by Sean Croxton
I used to love Richard Pryor.
Still do, in fact.
I imagine it was my father who turned me on to him. At the time, I didn’t really understand his stand-up comedy routine — jokes about sex, women, and cocaine kinda go over a 6-year-old’s head, ya know.
I just remember my Mom covering my miniature-sized ears while he cursed up a storm on stage.
But that just made him cooler, Mom.
Off-stage and on the silver screen there was a lighter side to the potty-mouthed comic. The Toy — co-starring the great Jackie Gleason — is still one of my favorite movies. And who can forget his roles in Brewster’s Millions with John Candy, Superman III with Christopher Reeve, and the hilarious Hear No Evil, See No Evil with sidekick Gene Wilder.
I may have been 9-years-old when I first heard the bad news of Pryor’s diagnosis with multiple sclerosis (MS), a condition he battled for 17 years.
Like his comedy act, I was then too young to fully understand the outlook and implications of an MS diagnosis. It was not until I watched the movie Harlem Nights that it finally clicked.
Right away I knew that something wasn’t right with Richard. His speech was slightly slurred. His coordination seemed a bit off. His facial expressions weren’t the same ones I was used to.
He was deteriorating.
Over the next decade I would watch his condition progress further as he struggled through television interviews. Eventually, his wife did most of the talking for him.
The man who once strutted back and forth on stage had been confined to a wheelchair.
The man who made a living with his BIG mouth was rendered nearly speechless.
In 2005, he was gone.
The laughter had ended. MS is no joke.
The despair of the Richard Pryor story serves to magnify the incredibility of another.
Late last year, I learned of Dr. Terry Wahls and her miraculous recovery from MS. During her now-gone-viral TEDx talk, I was very happy to find out that the doctor’s recovery was not attributable to the latest technology or pharmacological research, but to Real Food.
Unwilling to live out the rest of her years from the confines of a tilt-reclined wheelchair, Dr. Wahls took it upon herself to scour the research on neurodegenerative diseases. What she found were 45 critical brain-building nutrients, most of which are deficient in the Standard American Diet.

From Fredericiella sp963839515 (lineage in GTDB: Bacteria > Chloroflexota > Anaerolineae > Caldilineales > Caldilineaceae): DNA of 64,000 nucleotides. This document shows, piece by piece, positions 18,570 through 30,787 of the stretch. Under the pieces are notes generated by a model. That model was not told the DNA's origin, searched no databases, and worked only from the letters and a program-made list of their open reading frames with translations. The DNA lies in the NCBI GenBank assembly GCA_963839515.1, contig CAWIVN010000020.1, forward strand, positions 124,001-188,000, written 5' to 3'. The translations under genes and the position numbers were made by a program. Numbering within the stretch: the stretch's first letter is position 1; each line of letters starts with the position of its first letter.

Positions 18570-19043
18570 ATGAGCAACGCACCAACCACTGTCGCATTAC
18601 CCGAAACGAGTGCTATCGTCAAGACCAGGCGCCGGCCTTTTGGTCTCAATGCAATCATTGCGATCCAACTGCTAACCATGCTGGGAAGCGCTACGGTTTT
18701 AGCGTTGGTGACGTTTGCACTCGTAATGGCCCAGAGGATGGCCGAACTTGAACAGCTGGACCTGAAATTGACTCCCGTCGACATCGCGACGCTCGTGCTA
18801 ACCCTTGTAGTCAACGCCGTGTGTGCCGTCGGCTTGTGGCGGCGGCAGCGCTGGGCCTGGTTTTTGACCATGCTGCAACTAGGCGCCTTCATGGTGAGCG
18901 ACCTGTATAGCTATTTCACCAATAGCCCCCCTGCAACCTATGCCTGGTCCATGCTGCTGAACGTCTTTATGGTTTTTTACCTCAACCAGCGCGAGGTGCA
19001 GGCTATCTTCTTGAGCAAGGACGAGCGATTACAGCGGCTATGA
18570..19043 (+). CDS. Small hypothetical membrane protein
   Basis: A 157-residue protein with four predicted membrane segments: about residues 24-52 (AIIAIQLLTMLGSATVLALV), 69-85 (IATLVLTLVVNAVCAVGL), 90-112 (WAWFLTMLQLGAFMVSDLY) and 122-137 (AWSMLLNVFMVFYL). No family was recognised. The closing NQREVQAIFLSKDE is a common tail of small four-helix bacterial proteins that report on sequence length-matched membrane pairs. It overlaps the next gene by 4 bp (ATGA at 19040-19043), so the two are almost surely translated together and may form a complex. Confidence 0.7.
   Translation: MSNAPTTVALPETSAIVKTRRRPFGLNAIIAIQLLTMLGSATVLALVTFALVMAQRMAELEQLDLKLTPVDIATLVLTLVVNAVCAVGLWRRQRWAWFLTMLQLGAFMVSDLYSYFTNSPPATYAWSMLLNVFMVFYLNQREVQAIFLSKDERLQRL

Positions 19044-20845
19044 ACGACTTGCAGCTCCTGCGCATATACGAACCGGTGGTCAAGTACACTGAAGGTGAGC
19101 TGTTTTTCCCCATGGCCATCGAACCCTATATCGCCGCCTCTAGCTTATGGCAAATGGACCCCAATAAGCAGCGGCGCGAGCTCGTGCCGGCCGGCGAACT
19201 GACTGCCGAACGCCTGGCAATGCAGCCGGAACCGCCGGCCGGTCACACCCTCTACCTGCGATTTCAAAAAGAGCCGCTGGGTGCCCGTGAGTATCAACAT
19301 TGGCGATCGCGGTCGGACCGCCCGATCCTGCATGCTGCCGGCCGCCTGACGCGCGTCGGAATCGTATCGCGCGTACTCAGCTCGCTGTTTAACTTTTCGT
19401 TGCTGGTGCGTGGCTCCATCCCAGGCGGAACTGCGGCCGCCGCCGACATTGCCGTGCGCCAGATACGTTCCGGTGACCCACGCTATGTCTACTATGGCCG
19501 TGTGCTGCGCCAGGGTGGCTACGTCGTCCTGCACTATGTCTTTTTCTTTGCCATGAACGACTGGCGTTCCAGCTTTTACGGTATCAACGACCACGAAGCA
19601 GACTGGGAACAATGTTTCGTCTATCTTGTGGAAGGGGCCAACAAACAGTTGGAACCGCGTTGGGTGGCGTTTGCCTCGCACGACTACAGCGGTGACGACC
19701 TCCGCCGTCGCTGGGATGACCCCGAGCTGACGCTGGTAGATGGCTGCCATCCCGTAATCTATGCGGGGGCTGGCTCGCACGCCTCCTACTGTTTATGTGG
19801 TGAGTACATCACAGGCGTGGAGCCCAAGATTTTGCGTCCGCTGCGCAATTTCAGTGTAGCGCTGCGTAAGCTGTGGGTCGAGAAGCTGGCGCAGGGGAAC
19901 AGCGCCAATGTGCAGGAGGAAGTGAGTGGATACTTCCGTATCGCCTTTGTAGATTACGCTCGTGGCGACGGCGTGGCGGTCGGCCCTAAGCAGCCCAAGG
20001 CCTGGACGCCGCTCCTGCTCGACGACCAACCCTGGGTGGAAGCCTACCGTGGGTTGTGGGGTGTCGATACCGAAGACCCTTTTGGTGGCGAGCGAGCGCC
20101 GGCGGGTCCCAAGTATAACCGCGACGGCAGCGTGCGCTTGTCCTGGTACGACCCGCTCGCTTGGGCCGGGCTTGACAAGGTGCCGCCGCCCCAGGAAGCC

As Dr. Wahls explained during our broadcast, the human body is a chemistry set requiring specific nutrients in order for reactions to occur and for structures to be built. Without these critical nutrients, the structures of the brain (as well as the many other systems of the body) are either made incorrectly or not made at all. Like I say, you can’t build a brick house without the bricks.
When at least two out of three people reading this blog are deficient in minerals, and one in two are deficient in the B vitamins as well as vitamins A and C, I think it’s fair to say that we are nation short on bricks, and knee-deep in chronic degenerative diseases as a result.
When the chemistry stops, we die. In the meantime, we deteriorate. That is, unless we add the right bricks back to our diets.
What’s exciting about Dr. Wahls’ story is the fact that the bricks she used to reverse her MS came by way of the Paleo Diet, as she removed grains, legumes, and dairy while maximizing the consumption of the 45 brain-building nutrients.
Never underestimate the power of Real Food.
In OUR PODCAST, Dr. Wahls covers a range of topics including…
* The different stages of MS
* Why greens, sulfur-containing foods, and colored veggies are critical for building a healthy brain and body
* The connection between starches, gut health, and autoimmune diseases like MS
* The importance of removing toxins from the body
* Why a supplement program is important but not a replacement for Real Food
* The doctor’s take on grains, gluten-free flours, and eggs
* Why the standard medical approach to MS will not change without published clinical trials
* What you can DO to support nutrition-oriented MS research by visiting The Wahls Foundation website
And best of all, you’ll learn why we should all take Benjamin Franklin’s advice and “Fart Proudly”.
MS never got the chance to take away Dr. Wahls’ ability to make us all laugh.
Somewhere, Richard Pryor is cheering for her.